‘You’ve never given her a chance,’ Aigiarn murmured, steel in her voice.

‘And what chance was I given? You dropped a little girl I’d never seen in front of me one night when we were both six years old, and you told me to be nice to my future wife. Did you really think I’d do just that?’

Aigiarn took a deep breath as if to speak, then paused, exhaling slowly. Her eyes still darted across the room, never ceasing to monitor the guests.

‘I’d always hoped you’d grow to care for each other eventually,’ she said softly. ‘I expected resistance – of course I did, Altan. You’re my son. But I’d hoped you’d inherited some of my… I don’t know. Romance? I thought you’d at least feel sorry for her, this poor princess taken to a foreign realm where nothing is familiar. I saw long ago I was wrong.’

Aigiarn paused to straighten and square her broad shoulders, flashing a quick smile at a passing courtier. ‘Nonetheless, the marriage is necessary,’ she reminded Altan. ‘And you know this well, otherwise you wouldn’t bother putting on a show. You know what this means, both to our nation and hers.’

Altan looked across the room again, at the forlorn girl in the corner. He knew exactly what was at stake and what he needed to do, but it didn’t mean he had to enjoy it. He dropped his mother’s hand.

‘I’ll be all smiles and blissful marital delight tomorrow,’ he muttered. ‘I promise. But at least let me have fun tonight.’

Aigiarn pursed her lips. ‘I wish you’d see her from a different perspective, Altan.’

Altan turned away. ‘Enjoy your night, Mother.’

He could see the girls as he’d left them, no worse for his absence. But as he approached them, another hand landed on his elbow. Scowling, he pulled away and turned to face whoever now demanded his attention.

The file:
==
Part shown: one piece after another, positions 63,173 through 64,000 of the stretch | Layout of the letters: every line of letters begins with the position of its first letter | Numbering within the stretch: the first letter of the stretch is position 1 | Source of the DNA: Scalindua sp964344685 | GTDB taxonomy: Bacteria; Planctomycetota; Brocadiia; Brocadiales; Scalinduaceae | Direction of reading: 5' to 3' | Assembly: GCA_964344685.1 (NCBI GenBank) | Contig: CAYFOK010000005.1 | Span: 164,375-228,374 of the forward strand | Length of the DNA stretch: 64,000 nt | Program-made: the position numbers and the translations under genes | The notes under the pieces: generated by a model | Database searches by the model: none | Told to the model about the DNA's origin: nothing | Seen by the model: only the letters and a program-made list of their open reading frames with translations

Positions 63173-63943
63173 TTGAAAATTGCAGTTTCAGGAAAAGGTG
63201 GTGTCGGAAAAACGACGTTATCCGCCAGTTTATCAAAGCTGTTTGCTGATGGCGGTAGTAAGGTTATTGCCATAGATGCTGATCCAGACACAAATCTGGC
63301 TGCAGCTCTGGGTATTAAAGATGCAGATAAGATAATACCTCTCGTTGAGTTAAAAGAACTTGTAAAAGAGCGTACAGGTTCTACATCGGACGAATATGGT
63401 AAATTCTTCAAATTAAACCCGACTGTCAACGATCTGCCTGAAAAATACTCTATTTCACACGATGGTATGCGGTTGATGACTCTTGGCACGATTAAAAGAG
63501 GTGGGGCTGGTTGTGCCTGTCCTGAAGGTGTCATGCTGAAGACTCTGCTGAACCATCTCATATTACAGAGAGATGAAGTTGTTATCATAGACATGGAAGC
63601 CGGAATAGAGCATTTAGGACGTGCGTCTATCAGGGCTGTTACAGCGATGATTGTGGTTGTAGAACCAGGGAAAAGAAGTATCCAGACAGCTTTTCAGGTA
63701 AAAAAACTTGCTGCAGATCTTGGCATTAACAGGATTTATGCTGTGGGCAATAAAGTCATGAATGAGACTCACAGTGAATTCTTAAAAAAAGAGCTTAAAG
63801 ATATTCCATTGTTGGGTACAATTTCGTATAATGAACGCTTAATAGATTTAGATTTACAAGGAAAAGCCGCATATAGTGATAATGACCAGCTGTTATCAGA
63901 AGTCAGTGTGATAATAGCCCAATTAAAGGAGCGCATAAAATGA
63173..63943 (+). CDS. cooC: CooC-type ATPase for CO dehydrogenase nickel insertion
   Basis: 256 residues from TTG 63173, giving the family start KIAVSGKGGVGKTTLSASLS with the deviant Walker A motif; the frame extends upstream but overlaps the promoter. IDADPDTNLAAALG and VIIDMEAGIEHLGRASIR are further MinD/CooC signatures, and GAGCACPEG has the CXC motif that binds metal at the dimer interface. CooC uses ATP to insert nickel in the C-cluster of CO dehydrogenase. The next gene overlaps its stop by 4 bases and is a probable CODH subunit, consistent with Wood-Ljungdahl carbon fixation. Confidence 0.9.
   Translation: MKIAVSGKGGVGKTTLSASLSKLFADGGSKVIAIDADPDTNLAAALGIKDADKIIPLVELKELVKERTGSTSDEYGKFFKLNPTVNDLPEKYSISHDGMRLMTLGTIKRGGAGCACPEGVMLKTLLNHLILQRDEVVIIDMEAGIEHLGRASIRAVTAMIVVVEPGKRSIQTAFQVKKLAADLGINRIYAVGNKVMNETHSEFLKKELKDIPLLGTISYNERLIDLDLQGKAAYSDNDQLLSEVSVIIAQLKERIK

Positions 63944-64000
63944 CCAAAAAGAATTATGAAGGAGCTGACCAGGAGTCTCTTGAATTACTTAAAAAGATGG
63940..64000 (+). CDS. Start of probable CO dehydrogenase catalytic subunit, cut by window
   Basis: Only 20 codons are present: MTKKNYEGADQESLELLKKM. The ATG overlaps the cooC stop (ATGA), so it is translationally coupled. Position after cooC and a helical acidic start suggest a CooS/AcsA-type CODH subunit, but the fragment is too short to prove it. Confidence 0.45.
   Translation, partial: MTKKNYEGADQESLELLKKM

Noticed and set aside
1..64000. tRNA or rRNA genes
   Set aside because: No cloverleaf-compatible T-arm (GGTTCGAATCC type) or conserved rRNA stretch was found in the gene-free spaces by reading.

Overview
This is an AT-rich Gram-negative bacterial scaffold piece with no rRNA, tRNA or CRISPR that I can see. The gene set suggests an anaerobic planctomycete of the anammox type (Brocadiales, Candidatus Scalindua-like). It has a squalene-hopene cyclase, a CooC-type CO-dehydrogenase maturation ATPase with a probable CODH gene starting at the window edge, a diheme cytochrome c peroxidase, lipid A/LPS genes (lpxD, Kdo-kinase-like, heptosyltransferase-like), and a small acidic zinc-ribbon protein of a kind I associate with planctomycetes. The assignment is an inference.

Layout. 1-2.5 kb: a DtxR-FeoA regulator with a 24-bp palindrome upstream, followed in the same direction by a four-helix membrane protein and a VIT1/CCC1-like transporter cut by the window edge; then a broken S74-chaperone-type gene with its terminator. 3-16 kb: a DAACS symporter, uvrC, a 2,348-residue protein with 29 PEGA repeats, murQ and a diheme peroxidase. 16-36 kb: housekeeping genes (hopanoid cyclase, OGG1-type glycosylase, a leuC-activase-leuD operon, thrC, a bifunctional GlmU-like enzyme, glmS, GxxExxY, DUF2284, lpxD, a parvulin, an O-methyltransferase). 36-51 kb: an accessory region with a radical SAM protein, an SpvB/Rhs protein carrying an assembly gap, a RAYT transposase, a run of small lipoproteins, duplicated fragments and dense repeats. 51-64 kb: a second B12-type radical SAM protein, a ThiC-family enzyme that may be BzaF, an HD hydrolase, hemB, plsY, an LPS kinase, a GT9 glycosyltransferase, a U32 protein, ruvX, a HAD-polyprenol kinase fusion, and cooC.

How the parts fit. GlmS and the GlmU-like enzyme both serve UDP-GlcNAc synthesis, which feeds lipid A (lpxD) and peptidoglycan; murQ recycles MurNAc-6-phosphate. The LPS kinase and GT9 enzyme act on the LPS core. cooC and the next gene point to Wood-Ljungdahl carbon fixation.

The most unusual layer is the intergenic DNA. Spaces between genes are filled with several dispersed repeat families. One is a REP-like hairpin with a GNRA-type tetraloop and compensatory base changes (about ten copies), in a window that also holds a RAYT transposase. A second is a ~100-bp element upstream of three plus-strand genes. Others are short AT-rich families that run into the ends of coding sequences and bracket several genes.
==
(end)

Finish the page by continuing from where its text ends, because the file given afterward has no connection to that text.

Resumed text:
Huge brown eyes looked at him, jarring over an unlovely face and downturned mouth.

Oh.

Sascha.

‘What?’ he asked.

She was little; at her height, she had to look up at him, like a child. She hesitated, chewing her lip, and Altan’s frustration flared. She was so timid. ‘Get on with it,’ he snapped.

Her milky cheeks filled with colour. ‘I just wanted to ask how you were,’ she said in a low voice that mirrored his exasperation. ‘I saw you’d been speaking to your mother. You looked unhappy. I wanted to see if everything was alright.’

Altan reared back. ‘If I needed comfort, I wouldn’t seek it from you,’ he said.

Sascha blinked slowly, breathing in deeply. ‘Forgive me for my concern, Highness,’ she said, and turned to walk away.

As she left, the auburn-haired girl peeled away from the group to greet him. ‘I think you need a moment in peace,’ she said, grinning at him and taking his hand.

She led him out of the hall and outside, into one of the quiet courtyards littered across the palace. This one was mercifully quiet, with only a light breeze and faint birdsong accompanying the pair. The sun was low in the sky, painting a pale sunset behind the palace’s white marble.

‘You seem troubled, Highness,’ the girl said, skimming a hand over Altan’s shoulders. ‘I am surprised a prince would have woes on the eve of his wedding.’

The orange light lit up her skin and made her blue eyes appear to glow. Altan smiled and caught her hand.

‘No woes,’ he said. ‘Merely concerns. Political marriages are not all bliss.’

‘Your bride seems less happy than you,’ the girl said, raising her eyebrows. She pulled Altan over to a seat bordering a little stone-bounded patch of greenery, a fine maple reaching over bright flowers and shrubs. Altan obliged her and sat, ignoring the cold stone for the girl’s warm skin.

‘I am sorry for her,’ the girl continued, twining a finger around a lock of Altan’s blue-black hair. ‘She seems so lonely. How long has she been here? Enough to make friends?’

‘Twelve years,’ Altan said. ‘She arrived here when we were six. She made friends, but…’ Altan waved a hand in the air. ‘Palace staff, pot-scrubbers and guards’ daughters.’

He could envision them so clearly – the woman who taught the pair to ride, lovingly easing Sascha into the saddle while unceremoniously dumping Altan onto the back of his lioness. The sword master who left him covered in bruises, while Sascha’s fair skin remained unblemished. A young cook who’d sneak up to their chambers to share leftovers with Sascha, the two of them giggling when Altan grimaced at the homely food.

All people who could not be invited to the wedding festivities. Altan didn’t know if he should have felt guilty or smug when he saw Sascha alone.

‘Did you never try to befriend her?’ the girl asked.

Altan could not hide the wince he made. ‘We are very different people,’ he said.